Big Question 1, I lifted it from another blog, and have been using it with my students:
Web2:0 youtube, blogs, are all about digital narcissism, not creativity… discuss
I’ve added some articles here that I’ve had on my school’s VLE, and blogs and wikipedia ‘information’. What do you think?
Question 2 Is Second Life a social network or a game?
Latest blog posts
All Mark Sweney articles
Germans rule Second Life
May 4, 2007 12:36 PM
Also: YouTube to pay most popular uploaders | Google and Copiepresse make up (sort of)
An analysis of Second Life’s users has revealed that only one in five users of the virtual world are from North America.
It transpires, says a report from web analytics company ComScore, that 61% of the active residents of Second Life are in fact European.
Germans are the biggest fans accounting for just over 16% of total residents, France second with 8% and the UK with 6%.
Second Life users in the USA – the HQ of Philip Rosedale’s operation – account for 16% of active residents.
The research also shows that in March around 1.3m people used their virtual avatars in Second Life – an increase of 46% over January this year.
Second Life has always received a ridiculously disproportionate amount of media coverage compared to its user base size – and questions have been asked over growth drawbacks the website has – so the surge in use is good news.
61% of users are male.
Today Second Life, tomorrow the world
The founder of the virtual world Second Life believes that his company, Linden Lab, is at the forefront of the internet’s next big revolution – the 3D web
About this article
This article appeared in the Guardian on Thursday May 17 2007 on p5 of the Technology news & features section.
Technology Guardian: So what was the motivation behind Second Life?
Philip Rosedale: My background is physics, a lot of math and computer programming and I am really interested in chaos, chaos systems, non-linearity and emergent behaviour. SL is one of those weird kind of phenomena where every new piece of content makes it marginally more appealing. People think that our growth has been aperiodic and discontinuous but if you look at the growth, it has been a perfect curve and it is organic and exponential because it is a network effect business. But it all has to be co-visible because if that were not true you wouldn’t have the network effects. So what we don’t want is little silos of marketing – nobody is interested in that.
TG: But brands and broadcasters want to control the environment that their content or brand is in.
PR: I know, but it has never worked like that in the internet. What I think will happen is that a few advertisers and media companies will embrace this uncontrolled environment and they will have success and then everyone will jump in. It’s another one of those discontinuous phenomena. You get a couple of people with a slight economic advantage and then everyone jumps in.
TG: What you are doing with SL is such a different kind of experience. Most media has been passive, delivered to people as a finished product.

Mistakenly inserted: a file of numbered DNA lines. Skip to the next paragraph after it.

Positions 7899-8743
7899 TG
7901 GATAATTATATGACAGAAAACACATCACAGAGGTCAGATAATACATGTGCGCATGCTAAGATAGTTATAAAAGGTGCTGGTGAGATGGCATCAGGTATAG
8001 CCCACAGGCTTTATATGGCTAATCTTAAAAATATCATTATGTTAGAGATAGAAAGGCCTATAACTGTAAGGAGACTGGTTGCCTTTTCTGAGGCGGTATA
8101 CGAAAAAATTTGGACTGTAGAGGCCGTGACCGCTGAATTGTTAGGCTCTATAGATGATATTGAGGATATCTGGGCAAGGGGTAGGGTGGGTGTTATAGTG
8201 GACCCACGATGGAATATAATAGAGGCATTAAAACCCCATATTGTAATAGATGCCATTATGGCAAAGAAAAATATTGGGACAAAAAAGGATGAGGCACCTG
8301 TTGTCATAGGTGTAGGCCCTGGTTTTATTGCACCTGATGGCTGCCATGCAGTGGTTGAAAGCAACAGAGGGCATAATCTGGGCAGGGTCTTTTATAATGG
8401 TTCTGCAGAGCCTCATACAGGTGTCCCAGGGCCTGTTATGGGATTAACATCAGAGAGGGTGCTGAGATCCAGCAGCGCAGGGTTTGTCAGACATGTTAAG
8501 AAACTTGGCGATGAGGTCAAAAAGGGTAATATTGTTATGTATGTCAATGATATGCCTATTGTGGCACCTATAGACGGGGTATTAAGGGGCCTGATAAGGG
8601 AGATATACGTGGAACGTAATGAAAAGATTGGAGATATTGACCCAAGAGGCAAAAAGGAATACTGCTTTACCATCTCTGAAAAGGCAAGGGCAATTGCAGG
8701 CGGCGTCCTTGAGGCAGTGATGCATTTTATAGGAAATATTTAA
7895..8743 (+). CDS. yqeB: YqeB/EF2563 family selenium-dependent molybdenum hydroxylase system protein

PR: Because that is all that the technology has allowed. But look at gaming. Those are non-passive experiences and they are much more engaging. And then look at video responses to YouTube videos; these are signs that people want to create. Perhaps a more nuanced point is that most of us are not creative because the world doesn’t make it easy for us to be creative. In this next phase of the web we are going to use technology to make creativity easier and I think we are going to see everybody wanting to be creative. This means that people better rethink the nature of media.
TG: In SL, through the avatar that you create, you can walk, fly, dance. You can buy real estate, open a store, make love. Can you commit suicide?
PR: Yeah. You can kill off an account. In fact I think someone is going to write a great dramatic book about that some day.
TG: Talk about the technology. SL doesn’t work with Vista …
PR: Something is broken on Vista and we’ll figure it out. The real technology challenge we have is rendering a world in 3D because historically only games have used 3D. What we are saying is SL is the next worldwide web and so every computer has to do 3D perfectly and we are not there yet. We are probably one PC development cycle – so 18 months – away from where every machine with Vista or Mac OS X should be able to run SL. I think we started a little bit early with SL but the sheer enthusiasm that people have had about co-creating the world has sustained it. What is amazing is that we are not even there yet. This is only the beginning of the 3D web and SL.
TG: So what is the next big step for SL?
PR: I think the voice technology we are developing is very powerful and transformative. The big problem is that it takes a long time to figure out how to do things in SL. Once you get over that, I think SL is a smoother road than the web itself, so taking that average of the four hours it takes now for people to understand SL down to 40 minutes will move us from 10% retention of users to more than 50% and then the 3D web will rapidly be the dominant thing and everyone will have an avatar. Are we the company that can do it? I think we are but in all fairness I think we are creating what is the tip of a whole new category of experience and I think we can be the leaders of that.
TG: How big an idea is SL? You say it is the next world wide web.